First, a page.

Upside Down Under: North Dakota, more diverse than you think…

Written by: Marvin Baker

It seems that every time we see information about North Dakota agriculture, it’s about the 11 crops that the Ag Department maintains as No. 1 in the nation.


In one sense it paints a good picture for us, but in another it’s deceiving because anyone who farms or knows someone who farms, knows North Dakota is far more diverse than that.


What about those crops that are No. 3 or No. 6, or even No. 10 in the nation. If you dig deep into the United States Census of Agriculture, you’ll find that even those crops or livestock we consider minor here in North Dakota, show sometimes far greater yield than other states.


One example is maple syrup. Vermont, New Hampshire, Minnesota, Michigan, yes, but maple syrup is being produced on four farms in Griggs and Eddy counties. There’s a farm in Stutsman County that is growing dill for its oil not for pickles. Fifty-seven farms have llamas, 23 have elk and six have rabbits.


Following is a rundown of some of the crops and livestock that we don’t often think about. Out of sight, out of mind, right. There are a lot of statistics, but 2017 is the the most recent year for complete numbers across the board.
Thirty-nine farms grew buckwheat with the most, seven, in Golden Valley County. Dunn had five and Kidder had five. There were five farms in Divide County that grew emmer and spelt.


We often think of lentils as Idaho and Washington agriculture. In 2017, there were 462 farms that grew lentils in North Dakota. Leading the way was Williams with 167, followed by Divide with 96.


Twenty-nine farms grew safflower led by eight farms in Bowman County and seven in Divide. Six farms grew triticale. Mountrail, Ransom and Dickey all had the wheat type grain.


Somewhat surprising was winter wheat. Only 170 of some 26,000 farms grew winter wheat in a state in which winter wheat works well. Ward County led the state in that department with 18 farms.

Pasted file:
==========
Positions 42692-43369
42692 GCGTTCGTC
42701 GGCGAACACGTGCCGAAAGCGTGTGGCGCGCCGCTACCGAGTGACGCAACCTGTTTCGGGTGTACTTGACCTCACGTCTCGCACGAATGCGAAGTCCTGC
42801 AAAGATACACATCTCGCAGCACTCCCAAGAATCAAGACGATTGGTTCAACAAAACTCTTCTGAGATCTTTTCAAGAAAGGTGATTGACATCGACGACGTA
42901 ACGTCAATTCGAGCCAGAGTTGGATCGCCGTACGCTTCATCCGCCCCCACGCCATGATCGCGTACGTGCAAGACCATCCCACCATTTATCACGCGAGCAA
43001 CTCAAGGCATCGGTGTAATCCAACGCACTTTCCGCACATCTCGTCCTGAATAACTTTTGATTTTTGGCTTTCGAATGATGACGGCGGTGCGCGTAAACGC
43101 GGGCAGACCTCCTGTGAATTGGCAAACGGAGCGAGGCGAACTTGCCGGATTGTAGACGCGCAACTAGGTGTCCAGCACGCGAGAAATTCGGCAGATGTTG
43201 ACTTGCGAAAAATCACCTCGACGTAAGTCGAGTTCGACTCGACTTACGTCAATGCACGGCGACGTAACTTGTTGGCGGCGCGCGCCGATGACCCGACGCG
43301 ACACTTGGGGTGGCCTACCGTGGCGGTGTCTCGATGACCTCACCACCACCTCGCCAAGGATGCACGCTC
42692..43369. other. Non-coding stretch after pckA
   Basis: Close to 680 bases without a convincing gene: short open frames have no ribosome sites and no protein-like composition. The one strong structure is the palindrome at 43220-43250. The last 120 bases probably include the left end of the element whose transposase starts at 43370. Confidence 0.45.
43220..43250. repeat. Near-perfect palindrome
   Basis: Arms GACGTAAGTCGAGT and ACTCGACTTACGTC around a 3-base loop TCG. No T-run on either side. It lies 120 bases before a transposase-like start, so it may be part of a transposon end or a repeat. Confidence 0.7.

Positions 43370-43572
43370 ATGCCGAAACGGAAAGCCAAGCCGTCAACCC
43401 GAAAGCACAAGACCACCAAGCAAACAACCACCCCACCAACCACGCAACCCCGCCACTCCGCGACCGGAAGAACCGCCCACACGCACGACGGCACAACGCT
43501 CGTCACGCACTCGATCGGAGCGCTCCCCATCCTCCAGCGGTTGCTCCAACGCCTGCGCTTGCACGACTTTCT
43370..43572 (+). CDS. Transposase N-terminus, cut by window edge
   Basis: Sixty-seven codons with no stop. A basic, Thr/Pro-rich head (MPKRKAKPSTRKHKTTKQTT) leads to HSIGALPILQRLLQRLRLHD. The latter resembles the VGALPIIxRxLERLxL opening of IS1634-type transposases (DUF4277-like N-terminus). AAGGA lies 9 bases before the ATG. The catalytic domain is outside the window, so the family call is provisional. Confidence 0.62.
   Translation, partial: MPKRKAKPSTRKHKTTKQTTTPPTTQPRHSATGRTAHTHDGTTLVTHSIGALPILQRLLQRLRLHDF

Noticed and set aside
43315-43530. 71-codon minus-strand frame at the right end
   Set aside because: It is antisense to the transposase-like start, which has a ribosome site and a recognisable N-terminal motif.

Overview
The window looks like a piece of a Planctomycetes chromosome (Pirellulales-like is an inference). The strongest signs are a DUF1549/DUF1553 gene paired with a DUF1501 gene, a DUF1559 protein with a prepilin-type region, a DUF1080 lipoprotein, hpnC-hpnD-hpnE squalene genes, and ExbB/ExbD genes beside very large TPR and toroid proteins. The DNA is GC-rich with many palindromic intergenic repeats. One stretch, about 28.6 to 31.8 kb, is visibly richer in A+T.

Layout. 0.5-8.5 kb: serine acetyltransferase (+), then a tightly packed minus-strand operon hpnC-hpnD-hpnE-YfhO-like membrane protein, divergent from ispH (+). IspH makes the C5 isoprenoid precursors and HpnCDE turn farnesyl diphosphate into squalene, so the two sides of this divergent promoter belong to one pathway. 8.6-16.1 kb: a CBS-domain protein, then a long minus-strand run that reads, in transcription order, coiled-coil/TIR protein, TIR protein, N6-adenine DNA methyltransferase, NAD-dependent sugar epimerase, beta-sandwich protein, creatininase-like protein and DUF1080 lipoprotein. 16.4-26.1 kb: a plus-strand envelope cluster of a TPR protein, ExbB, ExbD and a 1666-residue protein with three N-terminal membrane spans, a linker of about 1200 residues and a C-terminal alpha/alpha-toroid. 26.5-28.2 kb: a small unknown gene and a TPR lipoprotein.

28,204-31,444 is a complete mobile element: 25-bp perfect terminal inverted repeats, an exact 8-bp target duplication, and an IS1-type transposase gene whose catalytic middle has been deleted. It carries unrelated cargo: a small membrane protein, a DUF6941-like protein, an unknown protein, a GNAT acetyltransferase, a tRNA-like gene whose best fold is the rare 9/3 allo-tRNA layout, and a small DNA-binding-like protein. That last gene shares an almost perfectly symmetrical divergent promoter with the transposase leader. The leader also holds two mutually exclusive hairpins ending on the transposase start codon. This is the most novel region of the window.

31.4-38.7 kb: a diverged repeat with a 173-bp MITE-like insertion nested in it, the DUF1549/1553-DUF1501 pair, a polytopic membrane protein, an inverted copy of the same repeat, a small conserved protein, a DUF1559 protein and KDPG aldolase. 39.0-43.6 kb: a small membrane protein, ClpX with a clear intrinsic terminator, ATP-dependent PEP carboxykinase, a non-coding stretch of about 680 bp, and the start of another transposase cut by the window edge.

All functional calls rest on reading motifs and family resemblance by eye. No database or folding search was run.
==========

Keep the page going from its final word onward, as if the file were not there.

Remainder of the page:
Do you know what vetch is? It’s normally a forage crop, but there was one farm in Dickey County that grew it for commercial seed production in 2017.


Seven farms in Bottineau, Cavalier, Rolette and Ward grew asparagus commercially. Ten farms led by Cavalier and Kidder grew broccoli, 26 farms grew cabbage with Burleigh leading the way with five.


This one is a bit surprising. There were 30 farms in 2017 that grew cantaloupe and honeydew melons. Richland and Ward counties had three each, while Barnes, Cavalier and Dunn had two each.


Forty-two farms grew carrots, six being in Burleigh, five in Cavalier and four in Morton. Five grew cauliflower, two grew celery, 58 grew cucumberts, 11 grew eggplant and 13 grew garlic, with three in Burleigh and two each in Ward and Griggs.
It seems every farm has horseradish in their tree lines. As it turned out three farms; two in Cavalier and one in Ward grew horseradish commercially in 2017. Two farms grew parsley, one grew okra, 26 grew bell peppers and 43 grew onions with Ward having nine farms that grew dry onions.


Continuing, 36 farms grew pumpkins led by Burleigh, six grew radishes, eight grew rhubarb, 30 grew watermelon led by Ward and 64 counties grew tomatoes including nine in Burleigh, nine in Ward and five each in Cass, Griggs and Morton.
I’ll bet you didn’t know that Cavalier County has five apricot farms, five pear farms and five plum farms. North Dakota had 43 farms growing apples, that’s double from 2012 and 32 farms grew and harvested cherries.


Turning to livestock, we seem to have such a shortage of eggs, yet 743 farms grew layer hens in 2017. There were 191 farms that had meat goats, 164 had milk goats and 20 had angora goats.
A total of 573 farms had sheep, not exactly on the Ag Department’s radar yet sheep continue to be a major livestock in North Dakota.
There are numerous other aspects of agriculture and we’ll get into some of those numbers next week.

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